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The Breaks of the Gameby David Halberstam
Portland: Read this. The Breaks of the Game, finally back in print, is almost certainly one of the best books ever written about the NBA, but that statement hardly does it justice. Halberstam's subject far transcends any action on the court. In 1979, professional sports and, perhaps more to the point, American culture, stood on the cusp of sweeping change. Consider that in the book's first sentence we meet the mighty Trail Blazers as they gather for the preseason at a small motel in Gresham. Exploring race and class; wins and losses; coaches, executives, players, and fans; amid the nation's vastly expanding television landscape, Halberstam delivers a portrait of our city and our team worthy of his illustrious reputation.
Synopses & Reviews
Available for the first time in years, David Halberstam's The Breaks of the Game focuses on one grim season (1979-80) in the life of the Portland Trail Blazers, a team that only three years before had been National Basketball Association champions.
As Halberstam follows this collection of men through the months, through the losing streaks and occasional victories, the endless trips and the brutal schedules, we come to know them and their world — the other players, coaches, and owners; the competition, drafts, trades, and traditions; the wives, the fans, the media connections — a world of grand dreams, impossible expectations, and bracing realities.
The tactile authenticity of Halberstam's knowledge of the basketball world is unrivaled. Yet he is writing here about far more than just basketball. This is a story about a place in our society where power, money, and talent collide and sometimes corrupt, a place where both national obsessions and naked greed are exposed. It's about the influence of big media, the fans and the hype they subsist on, the clash of ethics, the terrible physical demands of modern sports (from drugs to body size), the unreal salaries, the conflicts of race and class, and the consequences of sport converted into mass entertainment and athletes transformed into superstars — all presented in a way that puts the reader in the room and on the court, and The Breaks of the Game in a league of its own.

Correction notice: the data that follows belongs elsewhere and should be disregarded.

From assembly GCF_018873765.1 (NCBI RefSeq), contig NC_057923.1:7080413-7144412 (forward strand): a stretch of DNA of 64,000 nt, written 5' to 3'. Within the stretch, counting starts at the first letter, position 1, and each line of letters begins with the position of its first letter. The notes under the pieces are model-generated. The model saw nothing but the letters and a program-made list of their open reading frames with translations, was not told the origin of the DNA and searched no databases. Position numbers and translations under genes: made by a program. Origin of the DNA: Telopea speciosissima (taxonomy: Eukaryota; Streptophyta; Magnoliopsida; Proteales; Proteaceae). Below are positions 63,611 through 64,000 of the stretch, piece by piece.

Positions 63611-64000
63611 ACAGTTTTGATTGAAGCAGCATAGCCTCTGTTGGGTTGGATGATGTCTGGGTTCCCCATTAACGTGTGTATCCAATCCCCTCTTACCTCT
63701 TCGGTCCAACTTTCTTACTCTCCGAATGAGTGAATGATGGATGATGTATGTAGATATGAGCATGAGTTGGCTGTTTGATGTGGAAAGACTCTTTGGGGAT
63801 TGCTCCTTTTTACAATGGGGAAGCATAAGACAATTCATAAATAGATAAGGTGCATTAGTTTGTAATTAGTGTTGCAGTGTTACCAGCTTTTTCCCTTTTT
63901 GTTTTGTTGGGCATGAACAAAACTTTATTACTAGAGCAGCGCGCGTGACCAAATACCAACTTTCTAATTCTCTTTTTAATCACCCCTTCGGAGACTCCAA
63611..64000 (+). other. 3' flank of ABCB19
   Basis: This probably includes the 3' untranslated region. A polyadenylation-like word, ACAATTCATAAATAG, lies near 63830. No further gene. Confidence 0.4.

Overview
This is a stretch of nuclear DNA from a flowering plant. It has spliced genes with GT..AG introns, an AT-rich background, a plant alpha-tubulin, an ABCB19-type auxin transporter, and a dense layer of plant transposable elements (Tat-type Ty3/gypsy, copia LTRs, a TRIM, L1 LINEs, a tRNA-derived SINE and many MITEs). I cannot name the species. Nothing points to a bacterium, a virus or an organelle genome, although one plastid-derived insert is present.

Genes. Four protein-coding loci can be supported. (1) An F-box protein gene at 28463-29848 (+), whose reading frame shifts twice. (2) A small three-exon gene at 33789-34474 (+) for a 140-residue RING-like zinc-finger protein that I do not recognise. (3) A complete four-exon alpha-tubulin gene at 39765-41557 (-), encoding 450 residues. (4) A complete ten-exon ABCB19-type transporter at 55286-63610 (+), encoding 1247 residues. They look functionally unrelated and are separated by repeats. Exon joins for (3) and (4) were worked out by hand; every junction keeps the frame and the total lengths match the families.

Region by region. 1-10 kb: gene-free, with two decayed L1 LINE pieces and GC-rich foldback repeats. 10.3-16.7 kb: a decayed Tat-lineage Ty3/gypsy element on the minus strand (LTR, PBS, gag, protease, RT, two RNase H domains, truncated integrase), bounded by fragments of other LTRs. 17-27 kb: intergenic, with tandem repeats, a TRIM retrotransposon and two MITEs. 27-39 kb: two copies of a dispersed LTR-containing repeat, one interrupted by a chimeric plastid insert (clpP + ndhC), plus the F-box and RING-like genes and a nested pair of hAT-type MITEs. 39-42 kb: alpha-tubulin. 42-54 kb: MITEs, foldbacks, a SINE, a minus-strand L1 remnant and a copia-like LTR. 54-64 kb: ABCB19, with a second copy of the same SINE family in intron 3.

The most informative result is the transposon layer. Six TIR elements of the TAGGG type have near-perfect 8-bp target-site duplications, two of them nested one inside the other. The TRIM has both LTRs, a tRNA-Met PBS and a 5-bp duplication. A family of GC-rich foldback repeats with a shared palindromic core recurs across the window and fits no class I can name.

"One of the best books I've ever read about American sports!" Christopher Lehmann-Haupt, The New York Times
"Among the best books ever written on professional basketball." The Philadelphia Inquirer
David Halberstam, best-selling author of The Fifties and The Best and the Brightest, turns his keen reporter's eye on the sport of basketball — the players and the coaches, the long road trips, what happens on court, in front of television cameras, and off-court, where no eyes have followed — until now.
About the Author
David Halberstam was one of America's most distinguished journalists and historians. His many books on politics and power in America included The Best and the Brightest, War in a Time of Peace, and The Coldest Winter. He was the winner of the Pulitzer Prize for his early reporting in Vietnam. Of his many bestsellers, The Amateurs, The Breaks of the Game, Summer of '49, and The Education of a Coach are counted among the best sports books of our time. He was killed in a car accident on April 23, 2007, while on his way to an interview for what was to be his next book.
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